• consideration of political philosophies and ideologies and national and international social and political movements: their values, history and objectives — and the relevance of such traditions in the present
  • a critical consideration of political economy, including consideration of the values that inform a range of economic theories and perspectives
  • development of a stronger focus on active citizenship. Students would be encouraged to involve themselves as active citizens, examples of which could include writing articles for a student paper, taking part in student representation, writing a ‘letter to the editor’ of a paper or magazine, engaging in internet forums on social issues, or joining a political party or social movement
  • critical analysis of ‘civic megatrends’ such as multiculturalism and globalisation, including the deconstruction of such trends — e.g.: is ‘globalisation’ really a new phenomena, how much does it truly constrain national government, and can any such constraints be overcome through internationalism? OR — does multiculturalism imply cultural relativism and can cultural relativism be justified?

Obviously the content thus considered would need to be channeled through in a highly simplified form in the early years and expanded during years 11 and 12, a period of significant intellectual maturation where there would be great potential for empowerment of senior secondary students.

The above model for civics and citizenship education could best be referred to as the ‘active/critical’ model — often referred to by educators as a ‘maximalist’ model. Rather than simply offering selected snippets of civic knowledge about political processes and leading historical personalities, this approach encourages students to engage in political processes and struggles and develop their own worldviews, political values and identities. Despite the probable conservative charge of ‘bias’ it ought be reinforced here that such a curriculum would seek to encourage critical thinking with regard to all worldviews, allowing students to independently form their own values systems.

The aim, then, is to create ‘citizens of social vision’ whose broad and critical knowledge of civic society, social relations and assumptions is sufficient to provide for truly informed and active participation in civic life — a solution to the ‘civic deficit’ which we have so far failed to address.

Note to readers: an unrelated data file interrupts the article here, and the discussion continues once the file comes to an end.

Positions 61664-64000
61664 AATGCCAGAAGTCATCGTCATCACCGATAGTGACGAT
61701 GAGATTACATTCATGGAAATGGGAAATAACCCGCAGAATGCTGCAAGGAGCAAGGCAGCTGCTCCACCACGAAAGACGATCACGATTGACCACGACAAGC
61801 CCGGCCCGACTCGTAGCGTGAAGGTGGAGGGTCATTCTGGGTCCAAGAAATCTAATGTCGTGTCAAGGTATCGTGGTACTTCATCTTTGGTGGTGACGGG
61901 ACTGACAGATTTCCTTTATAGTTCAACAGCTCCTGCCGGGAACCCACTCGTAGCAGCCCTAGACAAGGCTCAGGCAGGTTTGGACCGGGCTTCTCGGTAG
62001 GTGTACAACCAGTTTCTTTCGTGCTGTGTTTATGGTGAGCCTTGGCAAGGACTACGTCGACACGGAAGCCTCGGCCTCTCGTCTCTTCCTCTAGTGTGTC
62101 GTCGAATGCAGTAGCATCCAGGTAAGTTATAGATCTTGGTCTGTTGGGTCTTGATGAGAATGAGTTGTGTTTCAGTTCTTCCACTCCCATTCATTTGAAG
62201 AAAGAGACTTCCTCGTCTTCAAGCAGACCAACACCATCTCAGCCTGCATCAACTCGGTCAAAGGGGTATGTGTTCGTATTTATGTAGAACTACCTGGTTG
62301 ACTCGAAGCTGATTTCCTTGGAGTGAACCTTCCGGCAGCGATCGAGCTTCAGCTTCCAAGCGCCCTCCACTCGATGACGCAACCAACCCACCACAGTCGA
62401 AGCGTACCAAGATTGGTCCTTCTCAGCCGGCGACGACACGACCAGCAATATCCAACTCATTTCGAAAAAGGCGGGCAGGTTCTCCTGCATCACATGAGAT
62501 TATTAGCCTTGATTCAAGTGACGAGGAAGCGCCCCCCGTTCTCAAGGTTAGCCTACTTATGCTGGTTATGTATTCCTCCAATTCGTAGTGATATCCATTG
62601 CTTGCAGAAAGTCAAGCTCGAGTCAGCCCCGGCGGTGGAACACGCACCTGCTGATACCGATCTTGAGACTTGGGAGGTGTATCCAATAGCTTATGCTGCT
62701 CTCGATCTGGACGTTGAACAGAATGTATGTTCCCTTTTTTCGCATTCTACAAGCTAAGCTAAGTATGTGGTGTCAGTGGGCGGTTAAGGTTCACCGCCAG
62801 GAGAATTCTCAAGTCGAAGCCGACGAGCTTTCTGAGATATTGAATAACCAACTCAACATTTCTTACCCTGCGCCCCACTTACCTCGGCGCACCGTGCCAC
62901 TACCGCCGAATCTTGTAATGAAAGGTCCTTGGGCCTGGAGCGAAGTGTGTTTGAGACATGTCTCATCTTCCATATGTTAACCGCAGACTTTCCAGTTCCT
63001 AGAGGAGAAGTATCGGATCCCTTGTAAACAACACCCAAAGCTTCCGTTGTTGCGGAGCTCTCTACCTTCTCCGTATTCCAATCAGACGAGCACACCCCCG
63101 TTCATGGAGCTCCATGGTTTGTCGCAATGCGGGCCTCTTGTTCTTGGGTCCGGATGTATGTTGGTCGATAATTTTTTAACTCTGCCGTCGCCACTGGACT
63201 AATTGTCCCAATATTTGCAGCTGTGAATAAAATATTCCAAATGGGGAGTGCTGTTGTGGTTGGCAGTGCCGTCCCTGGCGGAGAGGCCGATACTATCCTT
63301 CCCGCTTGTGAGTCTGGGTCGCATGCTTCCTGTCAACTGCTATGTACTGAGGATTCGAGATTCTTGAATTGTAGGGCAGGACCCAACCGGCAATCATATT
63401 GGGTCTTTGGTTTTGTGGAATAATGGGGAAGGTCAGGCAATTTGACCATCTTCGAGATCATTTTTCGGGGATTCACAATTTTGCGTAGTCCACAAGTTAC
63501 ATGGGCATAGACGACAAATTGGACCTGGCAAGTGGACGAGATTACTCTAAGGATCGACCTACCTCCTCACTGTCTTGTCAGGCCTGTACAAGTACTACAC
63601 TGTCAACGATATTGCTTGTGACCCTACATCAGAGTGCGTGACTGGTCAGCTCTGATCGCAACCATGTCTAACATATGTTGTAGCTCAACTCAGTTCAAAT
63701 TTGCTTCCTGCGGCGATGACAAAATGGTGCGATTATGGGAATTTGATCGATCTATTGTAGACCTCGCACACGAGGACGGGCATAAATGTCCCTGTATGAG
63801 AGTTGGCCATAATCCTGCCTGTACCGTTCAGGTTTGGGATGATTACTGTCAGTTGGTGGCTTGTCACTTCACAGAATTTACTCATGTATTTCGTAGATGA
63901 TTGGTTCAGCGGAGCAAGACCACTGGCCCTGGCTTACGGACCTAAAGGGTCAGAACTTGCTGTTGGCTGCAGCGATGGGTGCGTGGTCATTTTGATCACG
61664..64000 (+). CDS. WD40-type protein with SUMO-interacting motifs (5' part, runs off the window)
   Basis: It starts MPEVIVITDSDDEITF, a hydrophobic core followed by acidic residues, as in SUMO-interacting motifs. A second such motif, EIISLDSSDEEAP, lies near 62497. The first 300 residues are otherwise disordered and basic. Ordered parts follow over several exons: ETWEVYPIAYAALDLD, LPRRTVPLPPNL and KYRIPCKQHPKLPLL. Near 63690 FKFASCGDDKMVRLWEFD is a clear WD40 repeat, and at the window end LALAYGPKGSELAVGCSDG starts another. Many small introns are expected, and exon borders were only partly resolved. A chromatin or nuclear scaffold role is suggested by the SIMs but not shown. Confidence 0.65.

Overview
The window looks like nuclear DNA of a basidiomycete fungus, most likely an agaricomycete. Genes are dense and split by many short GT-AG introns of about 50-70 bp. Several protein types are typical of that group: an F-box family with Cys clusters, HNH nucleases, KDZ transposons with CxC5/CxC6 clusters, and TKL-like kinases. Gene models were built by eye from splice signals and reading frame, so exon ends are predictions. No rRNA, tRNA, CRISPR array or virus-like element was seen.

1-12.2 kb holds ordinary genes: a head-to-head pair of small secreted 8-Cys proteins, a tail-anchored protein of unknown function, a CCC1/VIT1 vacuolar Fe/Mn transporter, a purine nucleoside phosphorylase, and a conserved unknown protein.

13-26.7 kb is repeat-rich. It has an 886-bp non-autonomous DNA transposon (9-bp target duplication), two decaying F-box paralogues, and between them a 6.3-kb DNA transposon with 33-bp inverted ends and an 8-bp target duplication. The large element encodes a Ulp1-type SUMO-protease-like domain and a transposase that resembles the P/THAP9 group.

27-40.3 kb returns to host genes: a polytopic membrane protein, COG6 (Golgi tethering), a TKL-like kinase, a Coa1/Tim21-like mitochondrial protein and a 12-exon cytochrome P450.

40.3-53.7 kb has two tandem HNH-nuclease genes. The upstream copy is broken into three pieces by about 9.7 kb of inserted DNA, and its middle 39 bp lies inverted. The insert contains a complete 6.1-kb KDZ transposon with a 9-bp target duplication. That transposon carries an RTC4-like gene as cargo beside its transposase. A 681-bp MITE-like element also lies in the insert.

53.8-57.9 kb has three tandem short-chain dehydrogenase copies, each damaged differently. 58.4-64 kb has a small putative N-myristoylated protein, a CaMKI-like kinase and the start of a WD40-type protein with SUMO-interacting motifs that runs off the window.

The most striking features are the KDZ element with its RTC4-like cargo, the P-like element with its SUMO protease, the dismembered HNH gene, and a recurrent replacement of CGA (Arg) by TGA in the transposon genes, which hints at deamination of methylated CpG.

Ideally, the Federal government should revitalise the ‘Discovering Democracy’ initiative by providing additional material with the aim of supporting a more ‘critical/active’ approach. Additional curricular material should also be provided by state governments with the aim of enhancing teacher choice in years 7-10 and deepening civics and citizenship content in years 11-12 and beyond into tertiary education.

Ultimately, it is a question of what importance we put upon the values and social engagement that must be present for the success of any robust democracy. Do we want to educate purely for vocation or do we want to educate for the ‘whole person’, including the rights and responsibilities that underpin citizenship? The consensus amongst educators is that civics and citizenship must move to centre stage in the curricula of education systems nationwide.

Ideally the ideas in this paper should be able to garner cross-party support at the Federal level, as all political parties ought to support the development of the capacity for critical thought and informed citizenship in future generations of voters. If such a consensus should be lacking however, state Labor governments should take advantage of the situation to implement a ‘critical/active’ agenda for their citizens and for citizens nationwide.

This article was originally published in Agora, the journal of the History Teachers Association of Victoria (HTAV)


Ewins, T, ‘Chapter 7 — Citizenship Education in Australia — Beyond Consensus’ in Patmore, G (Ed) (2004), ‘The Vocal Citizen’, Arena Printing and Publishing, Fitzroy, pp 100-115